How Reason's coarse knobs & sliders work?

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antic604
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Post 16 Feb 2024

One characteristic thing about Reason is that its knobs & faders don't move by smallest possible increments, but in steps which often aren't equal.

How is this done?

Is there a table for each device and each control that lists consecutive steps for normal and for precise (when Shift is pressed) movements? Or a math function that discretises the range?

Sorry, was always fascinated by this design choice :)
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Loque
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Post 16 Feb 2024

Wait...i just hack into the server and copy the source code...
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selig
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Post 16 Feb 2024

For some devices, the parameter moves even when the tool tip value doesn't (when using Shift). This can happen because many knobs only have 63 frames in the visual 'animation', but at LEAST 127 values at the parameter.
This also happens for controls that have 1000 values, such as many of the SSL mixer controls (faders and EQ frequencies for example).
There are also floating point controls, I recently gave an example of how Selig Gain can have levels set down to 0.000001dB resolution by automating the fader and typing in the value. Many other REs do the same, but you have to figure it out for yourself by trying the "edit trick".

So while the edit parameter is equal steps (127 or 1000 total) the parameters they control are not always going to move in equal amount (boo). For example, for the SSL faders every step is a different decibel amount. This is why you can't scale automation in Reason accurately, as it changes the relationship between values. For example, a 3dB automation change won't be 3dB if you drag all the automation points up/down, a major deal breaker for mix automation IMO.

Basically each decibel is around 1 more "1-000" step apart the higher you go. At the top (+8dB) you have around 36 steps per decibel (it's not exact), and even just down at -10dB you have only 20 steps.
While the resolution is still nice and high, way more than you need regularly (1/20th of a dB), it's not consistent. So if you scale an automation move down by a few dB, you have changed the decibel relationship between the points - literally no other DAW I've ever seen does this. :(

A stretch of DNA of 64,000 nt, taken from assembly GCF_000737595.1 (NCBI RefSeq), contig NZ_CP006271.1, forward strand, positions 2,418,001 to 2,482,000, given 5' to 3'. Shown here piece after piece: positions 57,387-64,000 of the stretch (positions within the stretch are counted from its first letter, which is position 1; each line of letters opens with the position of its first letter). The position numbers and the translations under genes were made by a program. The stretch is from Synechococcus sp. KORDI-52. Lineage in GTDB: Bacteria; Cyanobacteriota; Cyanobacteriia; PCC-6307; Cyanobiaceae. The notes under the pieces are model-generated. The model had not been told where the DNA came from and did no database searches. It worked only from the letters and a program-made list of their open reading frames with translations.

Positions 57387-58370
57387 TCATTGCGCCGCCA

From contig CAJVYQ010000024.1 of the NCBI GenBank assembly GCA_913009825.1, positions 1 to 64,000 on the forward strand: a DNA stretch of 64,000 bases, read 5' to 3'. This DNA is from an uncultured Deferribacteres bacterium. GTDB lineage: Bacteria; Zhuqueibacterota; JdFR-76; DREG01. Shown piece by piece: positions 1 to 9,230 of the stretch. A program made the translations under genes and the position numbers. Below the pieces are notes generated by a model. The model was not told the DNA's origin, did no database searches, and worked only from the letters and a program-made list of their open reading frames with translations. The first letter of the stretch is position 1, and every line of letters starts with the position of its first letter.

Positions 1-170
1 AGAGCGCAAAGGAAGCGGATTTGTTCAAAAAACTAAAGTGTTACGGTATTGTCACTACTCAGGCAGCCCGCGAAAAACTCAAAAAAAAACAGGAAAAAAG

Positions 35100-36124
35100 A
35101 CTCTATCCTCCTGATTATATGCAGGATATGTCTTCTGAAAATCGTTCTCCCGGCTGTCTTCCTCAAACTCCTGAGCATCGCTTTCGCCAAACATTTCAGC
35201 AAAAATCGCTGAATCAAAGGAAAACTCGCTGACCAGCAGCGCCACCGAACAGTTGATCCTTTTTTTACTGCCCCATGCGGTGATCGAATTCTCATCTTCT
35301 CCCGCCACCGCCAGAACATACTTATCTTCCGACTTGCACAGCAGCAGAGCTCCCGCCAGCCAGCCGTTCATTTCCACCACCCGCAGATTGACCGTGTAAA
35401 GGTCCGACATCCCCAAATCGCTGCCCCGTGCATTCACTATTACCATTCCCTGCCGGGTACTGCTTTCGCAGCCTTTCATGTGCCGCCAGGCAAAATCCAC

For reverence, here's a chart I made years ago for converting values from 0-127 (14:2 mixer, etc) to the SSL 0-1000.
Image
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antic604
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Post 16 Feb 2024

selig wrote:
16 Feb 2024
For some devices...
Awesome, thanks! :clap:
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aeox
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Post 16 Feb 2024

selig wrote:
16 Feb 2024
the parameter moves even when the tool tip value doesn't
I noticed this by chance and ever since then, I learned to stop looking at numbers :thumbup:

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antic604
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Post 19 Feb 2024

aeox wrote:
16 Feb 2024
selig wrote:
16 Feb 2024
the parameter moves even when the tool tip value doesn't
I noticed this by chance and ever since then, I learned to stop looking at numbers :thumbup:
Yup. That's one of the things I really like in Reason. In other DAWs I seem to obsess about the "values" (compounded by my mild OCD, which only "accepts" specific values, e.g. 0.5dB, 1dB, 1.5dB, 3dB, 6dB, etc... :crazy: ), but in Reason I often just look away and listen to the sound, while Shift-adjusting the parameter. Love it!
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selig
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Post 19 Feb 2024

antic604 wrote:
19 Feb 2024
aeox wrote:
16 Feb 2024


I noticed this by chance and ever since then, I learned to stop looking at numbers :thumbup: